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BY: Wonder Guchu

Fishcor board chairperson Mihe Gaomab II said the Seaflower Pelagic Processing was a creation of a deal between Addrian Louw, Sacky Shanghala, Bernard Esau and James Hatuikulipi meant to make them a lot of money.

Gaomab said this in his affidavit in the case where Fishcor has taken the African Selection Fishing, Seaflower Pelagic Processing, the fisheries minister, and public enterprises minister to the High Court.

The affidavit is dated 19 August 2021.

Fishcor owns 40% in Seaflower Pelagic Processing, while the other 60% is owned by the Angolan-based African Selection Fishing.

Fishcor wants to terminate the relationship with Seaflower Pelagic Processing that was solemnised by the former fisheries minister Bernard Esau in May 2017.

Gaomab wants the court to order that the co-operation agreement; the shareholders agreement and the quota agreement between Fishcor on one hand and Seaflower Fishing, Seaflower Pelagic and fisheries minister on the other hand be declared contra bonos mores, in fraudem legis and thus unenforceable.

The shareholder agreement meant that Fishcor would provide 50 000 tons of horse mackerel to Seaflower Pelagic Processing for an initial period of 15 years and a further renewal period of a further 15 years.

Under the quota agreement, Fishcor was supposed to make available a minimum of 50 000 tons of horse mackerel per annum for the catching and commercial exploitation by Seaflower until 2033.

The co-operation agreement signed on 18 November 2015, gave effect to section 5 of the Fishcor Act in exploiting marine resources for the benefit of the State.

The agreement also envisaged certain projects, including the establishment of a land-based processing plant and the acquisition of a suitable vessel for the harvesting of horse mackerel.

In fact, when Esau announced the partnership, he said that Seaflower Pelagic would help in designing, constructing, and operating a land-based plant that would process 600 tonnes of horse mackerel every day.

“Without the co-operation agreement in place, there is no contractual basis obliging government to provide Fishcor with an annual guaranteed quota of 50 000 metric tons of horse mackerel for the forthcoming years,” Gaomab said in the affidavit.

Gaomab also wants the court to confirm the cancellation of all the agreements that were a result of the partnership between Fishcor and Seaflower Pelagic, and Seaflower Fishing.

The Seaflower Board

The Seaflower Pelagic Processing board of directors were James Hatuikulipi, Addrian Louw, lawyer Maren de Klerk, former Fishcor CEO Mike Nghipunya and Angolan Johannes Augustinus Breed.

At the time of the formation of Seaflower Pelagic, Hatuikulipi was the chairperson.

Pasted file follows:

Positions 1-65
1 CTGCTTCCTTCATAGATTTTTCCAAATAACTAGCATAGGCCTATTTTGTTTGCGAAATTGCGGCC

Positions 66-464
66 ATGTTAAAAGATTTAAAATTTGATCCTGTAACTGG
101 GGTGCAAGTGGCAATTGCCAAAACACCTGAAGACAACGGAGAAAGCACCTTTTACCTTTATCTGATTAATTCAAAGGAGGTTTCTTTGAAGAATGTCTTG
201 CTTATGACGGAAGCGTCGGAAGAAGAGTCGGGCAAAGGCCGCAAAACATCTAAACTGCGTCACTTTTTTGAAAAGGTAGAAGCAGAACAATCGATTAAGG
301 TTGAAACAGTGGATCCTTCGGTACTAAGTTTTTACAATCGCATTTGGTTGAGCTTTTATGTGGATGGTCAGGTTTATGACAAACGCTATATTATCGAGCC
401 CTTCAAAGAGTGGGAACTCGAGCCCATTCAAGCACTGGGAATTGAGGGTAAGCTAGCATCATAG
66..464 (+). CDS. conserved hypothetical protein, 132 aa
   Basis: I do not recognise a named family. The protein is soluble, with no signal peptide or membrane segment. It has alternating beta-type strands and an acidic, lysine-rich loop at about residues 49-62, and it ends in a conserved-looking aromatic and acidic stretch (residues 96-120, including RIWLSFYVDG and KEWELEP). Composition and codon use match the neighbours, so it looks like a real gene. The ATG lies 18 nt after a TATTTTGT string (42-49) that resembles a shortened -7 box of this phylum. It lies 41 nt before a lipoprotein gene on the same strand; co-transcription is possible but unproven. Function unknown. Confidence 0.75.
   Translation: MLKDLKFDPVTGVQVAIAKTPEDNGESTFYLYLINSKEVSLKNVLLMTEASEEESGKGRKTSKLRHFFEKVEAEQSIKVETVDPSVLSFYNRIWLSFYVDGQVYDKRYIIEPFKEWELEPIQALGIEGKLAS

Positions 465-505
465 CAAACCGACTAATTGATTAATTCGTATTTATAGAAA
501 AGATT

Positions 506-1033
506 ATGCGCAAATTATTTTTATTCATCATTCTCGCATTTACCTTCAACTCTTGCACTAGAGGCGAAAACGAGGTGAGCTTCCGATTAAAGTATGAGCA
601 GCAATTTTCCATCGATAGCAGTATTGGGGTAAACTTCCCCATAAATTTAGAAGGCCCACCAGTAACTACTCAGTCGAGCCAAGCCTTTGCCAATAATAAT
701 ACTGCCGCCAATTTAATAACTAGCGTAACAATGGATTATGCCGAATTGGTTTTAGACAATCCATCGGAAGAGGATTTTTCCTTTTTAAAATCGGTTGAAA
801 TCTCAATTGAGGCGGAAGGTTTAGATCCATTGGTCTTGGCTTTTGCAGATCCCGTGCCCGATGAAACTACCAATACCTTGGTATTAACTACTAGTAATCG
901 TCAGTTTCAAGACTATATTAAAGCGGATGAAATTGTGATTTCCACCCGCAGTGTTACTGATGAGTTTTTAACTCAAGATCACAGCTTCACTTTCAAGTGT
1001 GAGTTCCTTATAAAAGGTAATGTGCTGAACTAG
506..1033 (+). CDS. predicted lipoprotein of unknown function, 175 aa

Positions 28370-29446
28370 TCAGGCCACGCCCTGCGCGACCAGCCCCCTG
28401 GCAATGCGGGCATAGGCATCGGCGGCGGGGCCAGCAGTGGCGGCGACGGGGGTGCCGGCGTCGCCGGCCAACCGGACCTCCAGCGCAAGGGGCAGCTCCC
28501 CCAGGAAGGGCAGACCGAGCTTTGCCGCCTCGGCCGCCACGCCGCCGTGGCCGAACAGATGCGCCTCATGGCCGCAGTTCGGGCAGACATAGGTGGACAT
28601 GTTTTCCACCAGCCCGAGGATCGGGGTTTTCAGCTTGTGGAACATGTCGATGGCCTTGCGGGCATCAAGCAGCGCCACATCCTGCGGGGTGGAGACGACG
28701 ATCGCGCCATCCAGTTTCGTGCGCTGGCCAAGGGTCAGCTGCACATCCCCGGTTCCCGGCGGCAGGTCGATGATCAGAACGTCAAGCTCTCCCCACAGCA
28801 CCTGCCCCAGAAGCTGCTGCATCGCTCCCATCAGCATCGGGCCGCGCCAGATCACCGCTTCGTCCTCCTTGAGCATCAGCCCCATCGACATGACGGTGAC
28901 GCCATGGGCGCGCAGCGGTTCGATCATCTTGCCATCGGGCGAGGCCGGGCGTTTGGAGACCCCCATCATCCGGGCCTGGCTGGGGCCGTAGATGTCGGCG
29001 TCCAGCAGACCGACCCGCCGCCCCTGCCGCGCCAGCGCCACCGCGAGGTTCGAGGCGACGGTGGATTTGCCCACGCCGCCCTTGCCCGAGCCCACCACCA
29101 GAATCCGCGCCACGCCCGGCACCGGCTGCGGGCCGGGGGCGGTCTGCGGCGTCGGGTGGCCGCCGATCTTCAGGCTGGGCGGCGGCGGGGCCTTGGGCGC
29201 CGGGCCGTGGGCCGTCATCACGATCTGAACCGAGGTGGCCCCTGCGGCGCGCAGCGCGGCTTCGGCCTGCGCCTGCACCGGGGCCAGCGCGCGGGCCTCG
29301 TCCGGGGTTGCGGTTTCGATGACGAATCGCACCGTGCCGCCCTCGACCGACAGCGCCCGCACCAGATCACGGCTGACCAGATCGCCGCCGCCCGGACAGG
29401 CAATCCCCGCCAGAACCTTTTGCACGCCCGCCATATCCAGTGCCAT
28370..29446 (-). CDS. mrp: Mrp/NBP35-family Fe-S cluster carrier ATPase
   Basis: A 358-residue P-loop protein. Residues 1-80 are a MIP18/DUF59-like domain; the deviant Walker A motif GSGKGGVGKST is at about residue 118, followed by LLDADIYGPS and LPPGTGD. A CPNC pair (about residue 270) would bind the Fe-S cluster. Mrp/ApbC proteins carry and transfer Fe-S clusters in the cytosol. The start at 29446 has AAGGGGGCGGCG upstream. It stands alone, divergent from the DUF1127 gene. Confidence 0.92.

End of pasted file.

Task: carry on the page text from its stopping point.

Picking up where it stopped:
Currently, Hatuikulipi, Esau and Nghipunya are currently in custody after they were arrested on various charges including fraud and tax evasion in what has become known as the fishrot scandal.

De Klerk is holed up in South Africa where he has been since early 2020. He is, however, wanted in Namibia to answer to fraud charges.

When Gaomab became the acting board chairperson, he automatically became a board member of Seaflower Pelagic Processing.

But in August 2020, he and another board member Ruth Herunga resigned from the board with immediate effect, citing conflict of interest because of litigation against the Fishcor by Seaflower Pelagic Processing.

The pelagic processing company had gone to court demanding that Fishcor should honour all the agreements entered into before the arrest and incarceration of Hatuikulipi, Esau and Nghipunya.

Seaflower Pelagic Processing was also threatening to dismiss workers if Fishcor failed to honour the agreements.

Amid concern over the viability of the business, government in June and August 2020, awarded Seaflower Pelagic 5,000 and 4,000 metric tonnes for exclusive use in its factories in order to ensure the company does not lay off all of its workers.

Unsatisfied with the government’s gesture, Seaflower Pelagic Processing took Fishcor to court arguing that the agreement ensures that it would receive 50,000 metric tonnes of horse mackerel annually until 2033.

The company also wanted the court to stop the government from auctioning fishing quotas, but the deputy Judge President Hosea Angula dismissed the application.

In his ruling, Angula described the case brought by Seaflower Pelagic Processing against the fisheries ministry, as being part of a desperate bid to retain its beneficial relationship with Fishcor.

The deputy judge asked why Seaflower Pelagic Processing had failed to apply for fishing quotas like other fishing companies, questioning its claims that failure to receive the Fishcor quota will impact its operations.

“What is clear is that those who were the directing mind of the applicant at the time of the conclusion of the agreements between the applicant and Fishcor, as industry experts hand-picked by Fishcor, ought to have known that the undertaking by Fishcor to make available 50,000 mt every year for 15 years would only be possible under a corrupt environment. It is not viable under a regime where there is a strict compliance with the law, particularly with the provisions of the Marine Resources Act,” he said.

Gaomab, who welcomed deputy judge Angula’s ruling then, said Fishcor had nothing to with the agreements signed with Seaflower Pelagic Processing.

He indicated at the time that Fishcor would pursue legal options to sever ties and terminate all non-beneficial agreements.

According to Gaomab at the time, the fact that they cannot trace government’s return on investment in terms of the 50 000 metric tons given to Seaflower Pelagic Processing is one of the reasons why they want to end the agreement.




Wonder Guchu

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